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Wild new cancer treatment attacks tumors with drug-filled, magnetically-guided bubbles

Micro-bubbles anticancer drugs
Creative Commons

A new method of delivering anticancer drugs may help bypass some of the damaging effects of chemotherapy. Using magnetic micro-bubbles and ultrasonic vibrations, scientists have been able to transport and deploy drugs deep into tumor cells.

The scientists developed magnetic micro-bubbles, which were covered with magnetic nanoparticles, which were embedded with anti-cancer drugs. They injected this whole concoction into the bloodstreams of laboratory mice. The magnetization enabled scientists to steer the micro-bubbles towards tumors and, with ultrasound vibrations, maneuver them towards the tumor’s vulnerable area. Added ultrasound vibrations caused the bubbles to explode, shooting anticancer drug-carrying nanoparticles 50 cell layers deep or hundreds of micrometers into tumor tissue.

In a paper published in the journal Nature, scientists Chenjie Xu and Claus-Dieter Ohl of Nanyang Technological University (NTU Singapore) say, “Targeted drug delivery and controlled release is the ‘holy grail’ of nanomedicine.” That’s because chemotherapy drugs are indiscriminate, damaging both cancerous and healthy cells as they flow through the bloodstream. A drug’s effectiveness is also compromised once it’s absorbed and filtered by the liver and lungs. What’s left of the anticancer drug has limited effects on the tumor itself, as it’s unable to infiltrate into the tissue. The cancer cells that remain alive can multiply and cause resurgence of the disease.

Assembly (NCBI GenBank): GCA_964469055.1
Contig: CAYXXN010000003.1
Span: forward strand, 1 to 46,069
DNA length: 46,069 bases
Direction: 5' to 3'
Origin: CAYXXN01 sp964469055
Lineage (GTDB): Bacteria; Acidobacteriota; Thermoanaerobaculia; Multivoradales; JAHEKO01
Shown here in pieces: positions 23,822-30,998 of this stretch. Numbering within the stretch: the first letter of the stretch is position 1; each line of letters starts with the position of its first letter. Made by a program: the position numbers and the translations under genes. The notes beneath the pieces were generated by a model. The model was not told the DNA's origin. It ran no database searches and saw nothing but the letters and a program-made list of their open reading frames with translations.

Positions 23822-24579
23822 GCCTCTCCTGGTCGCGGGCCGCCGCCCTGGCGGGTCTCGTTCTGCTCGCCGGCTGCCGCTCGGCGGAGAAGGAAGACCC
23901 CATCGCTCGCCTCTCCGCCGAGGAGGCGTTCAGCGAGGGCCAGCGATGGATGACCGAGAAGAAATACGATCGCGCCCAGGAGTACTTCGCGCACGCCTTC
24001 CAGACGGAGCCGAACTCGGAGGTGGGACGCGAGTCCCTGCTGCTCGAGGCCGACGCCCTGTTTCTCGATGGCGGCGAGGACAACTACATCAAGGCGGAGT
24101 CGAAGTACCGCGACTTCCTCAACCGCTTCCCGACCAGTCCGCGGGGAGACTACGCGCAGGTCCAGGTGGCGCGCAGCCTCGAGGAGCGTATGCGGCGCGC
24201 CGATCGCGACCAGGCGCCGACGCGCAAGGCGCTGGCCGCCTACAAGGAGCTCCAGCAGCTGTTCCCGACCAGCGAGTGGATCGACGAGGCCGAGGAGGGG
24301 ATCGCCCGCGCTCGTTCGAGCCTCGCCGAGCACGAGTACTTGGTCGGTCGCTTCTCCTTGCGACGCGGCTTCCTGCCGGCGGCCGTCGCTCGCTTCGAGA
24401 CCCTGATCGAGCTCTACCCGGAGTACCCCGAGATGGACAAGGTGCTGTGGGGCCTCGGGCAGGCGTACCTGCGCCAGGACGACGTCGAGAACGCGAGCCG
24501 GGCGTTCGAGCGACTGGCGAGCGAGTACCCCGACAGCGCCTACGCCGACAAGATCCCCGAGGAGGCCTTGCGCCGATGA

Last month, Chinese and American researchers developed another innovative method to address targeted drug deliver and controlled release. With nanoparticle “cluster bombs,” a team led Jun Wang, Shuming Nie, et al. were able to sneak into tumor tissue and release chemotherapy medicine directly inside the cells. The three-staged process sees relatively large nanoparticles travel through the bloodstream, slip into the tumor’s leaky blood vessels, and discharge anticancer “bomblets” which infiltrate and attack the tumor cells. With methods like these, cancer cells can run and hide but they’ll be tracked, infiltrated, and assassinated.

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